Features baked into the first public Windows 7 build but hidden from most users can now be unlocked using a simple download.
So far, Microsoft's efforts to keep a tight lid on early Windows 7 builds haven't gone swimmingly. Not long after the M3 release was made available to developers at PDC, torrent copies started showing up online. Microsoft executives appeared resigned to having to put up with that state of affairs, sensibly reasoning that in this day and age material in digital format is rarely safe for long.
Despite that apparently relaxed attitude, we doubt that Redmond is entirely pleased with the latest development, which has seen a bunch of features that weren't due to debut in this pre-release version of Windows 7 made available to pretty much anyone with the energy to download a copy of Windows 7.
At both PDC and WinHEC, Microsoft made no secret of the fact that its internal staff were working with a later build than M3, one which featured a considerably enhanced taskbar and other user interface improvements. (The M3 build is API-complete but missing many user interface options, partially because the distribution of those options won't become clear until the version plan for Windows 7 is nailed down).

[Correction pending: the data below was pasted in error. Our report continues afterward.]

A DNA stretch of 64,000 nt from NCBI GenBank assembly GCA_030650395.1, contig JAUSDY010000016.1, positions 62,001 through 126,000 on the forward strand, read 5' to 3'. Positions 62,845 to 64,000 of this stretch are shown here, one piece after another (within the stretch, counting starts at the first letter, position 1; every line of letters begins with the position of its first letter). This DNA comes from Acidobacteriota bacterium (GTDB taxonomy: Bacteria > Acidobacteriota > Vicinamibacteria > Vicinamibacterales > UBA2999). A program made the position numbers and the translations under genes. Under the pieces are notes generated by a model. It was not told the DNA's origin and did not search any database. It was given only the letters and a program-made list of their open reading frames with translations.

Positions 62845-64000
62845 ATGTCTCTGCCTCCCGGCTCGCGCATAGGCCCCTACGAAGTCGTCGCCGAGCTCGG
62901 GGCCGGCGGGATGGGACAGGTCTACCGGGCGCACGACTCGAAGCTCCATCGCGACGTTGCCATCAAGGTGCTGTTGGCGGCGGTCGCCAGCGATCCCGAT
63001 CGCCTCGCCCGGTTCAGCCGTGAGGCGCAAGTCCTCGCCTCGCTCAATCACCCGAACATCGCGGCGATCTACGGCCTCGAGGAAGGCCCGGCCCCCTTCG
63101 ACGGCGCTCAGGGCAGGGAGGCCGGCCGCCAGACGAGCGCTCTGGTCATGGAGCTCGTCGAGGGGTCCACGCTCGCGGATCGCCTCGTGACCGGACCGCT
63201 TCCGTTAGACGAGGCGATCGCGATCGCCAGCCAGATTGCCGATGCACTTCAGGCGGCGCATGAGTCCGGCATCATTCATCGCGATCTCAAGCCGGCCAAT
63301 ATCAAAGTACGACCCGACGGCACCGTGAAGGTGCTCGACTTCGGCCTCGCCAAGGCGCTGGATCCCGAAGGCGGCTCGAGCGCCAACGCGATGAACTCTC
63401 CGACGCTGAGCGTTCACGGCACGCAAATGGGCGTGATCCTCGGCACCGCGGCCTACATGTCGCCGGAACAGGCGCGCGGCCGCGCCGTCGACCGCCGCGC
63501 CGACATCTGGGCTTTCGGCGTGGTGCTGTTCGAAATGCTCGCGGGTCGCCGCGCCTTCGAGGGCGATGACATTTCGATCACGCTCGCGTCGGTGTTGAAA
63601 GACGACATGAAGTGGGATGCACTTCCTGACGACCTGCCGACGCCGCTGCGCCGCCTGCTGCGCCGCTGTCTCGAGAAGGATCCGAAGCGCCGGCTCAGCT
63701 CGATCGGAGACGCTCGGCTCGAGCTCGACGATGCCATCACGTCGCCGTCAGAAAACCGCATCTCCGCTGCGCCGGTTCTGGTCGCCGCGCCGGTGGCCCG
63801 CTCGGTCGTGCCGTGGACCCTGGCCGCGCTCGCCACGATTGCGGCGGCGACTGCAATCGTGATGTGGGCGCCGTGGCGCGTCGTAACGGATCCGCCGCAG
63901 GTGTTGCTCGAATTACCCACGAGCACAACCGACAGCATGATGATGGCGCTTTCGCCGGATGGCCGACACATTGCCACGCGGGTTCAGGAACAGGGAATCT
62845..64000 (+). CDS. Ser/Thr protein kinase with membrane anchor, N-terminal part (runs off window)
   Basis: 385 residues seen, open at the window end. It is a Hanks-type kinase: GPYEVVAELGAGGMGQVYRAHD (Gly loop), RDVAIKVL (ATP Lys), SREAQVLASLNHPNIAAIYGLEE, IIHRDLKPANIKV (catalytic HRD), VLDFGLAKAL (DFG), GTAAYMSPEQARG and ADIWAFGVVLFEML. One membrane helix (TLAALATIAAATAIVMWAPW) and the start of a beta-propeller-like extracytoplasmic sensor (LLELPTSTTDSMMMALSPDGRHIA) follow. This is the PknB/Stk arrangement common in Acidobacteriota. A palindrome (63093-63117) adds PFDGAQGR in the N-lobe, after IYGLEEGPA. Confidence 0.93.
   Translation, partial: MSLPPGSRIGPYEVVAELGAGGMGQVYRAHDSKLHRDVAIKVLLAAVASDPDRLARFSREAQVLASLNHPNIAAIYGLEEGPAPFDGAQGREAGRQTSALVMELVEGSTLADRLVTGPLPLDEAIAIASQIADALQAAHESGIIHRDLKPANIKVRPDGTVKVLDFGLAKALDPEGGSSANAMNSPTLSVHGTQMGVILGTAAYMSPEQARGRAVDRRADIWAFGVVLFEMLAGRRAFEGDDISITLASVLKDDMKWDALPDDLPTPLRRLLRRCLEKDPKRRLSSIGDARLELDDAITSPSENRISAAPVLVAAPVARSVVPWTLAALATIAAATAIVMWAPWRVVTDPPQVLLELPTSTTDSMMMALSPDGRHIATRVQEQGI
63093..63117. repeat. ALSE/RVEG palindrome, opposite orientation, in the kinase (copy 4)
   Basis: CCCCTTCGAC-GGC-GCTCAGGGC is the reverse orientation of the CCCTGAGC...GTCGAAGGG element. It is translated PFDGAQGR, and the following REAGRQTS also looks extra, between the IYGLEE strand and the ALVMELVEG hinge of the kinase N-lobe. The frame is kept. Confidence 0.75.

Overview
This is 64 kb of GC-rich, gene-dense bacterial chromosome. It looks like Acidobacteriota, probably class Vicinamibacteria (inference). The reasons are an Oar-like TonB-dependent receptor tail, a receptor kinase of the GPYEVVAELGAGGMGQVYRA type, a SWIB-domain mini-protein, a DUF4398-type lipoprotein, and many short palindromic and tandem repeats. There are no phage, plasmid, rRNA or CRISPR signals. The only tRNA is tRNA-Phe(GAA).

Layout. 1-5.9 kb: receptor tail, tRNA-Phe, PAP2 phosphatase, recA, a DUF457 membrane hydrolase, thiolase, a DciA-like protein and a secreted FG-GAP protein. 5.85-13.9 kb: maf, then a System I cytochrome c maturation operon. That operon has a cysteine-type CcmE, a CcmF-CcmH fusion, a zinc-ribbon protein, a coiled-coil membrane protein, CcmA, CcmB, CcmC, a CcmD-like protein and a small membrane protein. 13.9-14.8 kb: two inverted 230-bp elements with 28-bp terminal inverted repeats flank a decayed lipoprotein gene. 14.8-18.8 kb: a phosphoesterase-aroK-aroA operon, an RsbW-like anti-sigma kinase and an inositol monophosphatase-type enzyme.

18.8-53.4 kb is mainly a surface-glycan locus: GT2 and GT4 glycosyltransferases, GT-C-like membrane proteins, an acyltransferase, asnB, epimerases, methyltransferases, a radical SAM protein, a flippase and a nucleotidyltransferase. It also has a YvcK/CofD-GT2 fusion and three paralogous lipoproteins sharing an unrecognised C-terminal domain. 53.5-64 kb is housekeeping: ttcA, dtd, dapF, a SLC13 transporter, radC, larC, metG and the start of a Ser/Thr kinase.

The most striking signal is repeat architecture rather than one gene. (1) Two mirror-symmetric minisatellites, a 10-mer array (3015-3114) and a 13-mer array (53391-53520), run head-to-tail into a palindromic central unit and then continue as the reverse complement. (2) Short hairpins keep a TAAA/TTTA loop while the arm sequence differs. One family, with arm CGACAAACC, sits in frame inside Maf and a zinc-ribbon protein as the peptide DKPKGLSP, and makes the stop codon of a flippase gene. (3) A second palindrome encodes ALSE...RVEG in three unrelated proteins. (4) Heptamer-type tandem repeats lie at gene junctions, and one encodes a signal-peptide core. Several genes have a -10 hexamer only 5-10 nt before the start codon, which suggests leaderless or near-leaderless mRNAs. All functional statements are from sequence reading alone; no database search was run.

However, when hacker Rafael Rivera Jr dug into the Windows 7 code, he discovered a protection scheme designed to stop some features incorporated within the build, including the enhanced taskbar, from being accessed by standard users (the options are only available to employees logging on from a recognised Microsoft domain). Rivera has now released a tool dubbed "Blue Badge" which lets you automatically unlock the Microsoft protection scheme, having previously detailed a more complex manual process for achieving the same goal.
The tool is completely unsupported by Microsoft, and Rivera suggests you back up some key system files before installing it. It's also likely that the final implementation of these features will be at least slightly different to their current hacked form — but if you want a sense of how the Windows 7 interface is going to evolve, this is currently the easiest way to get a hands-on look.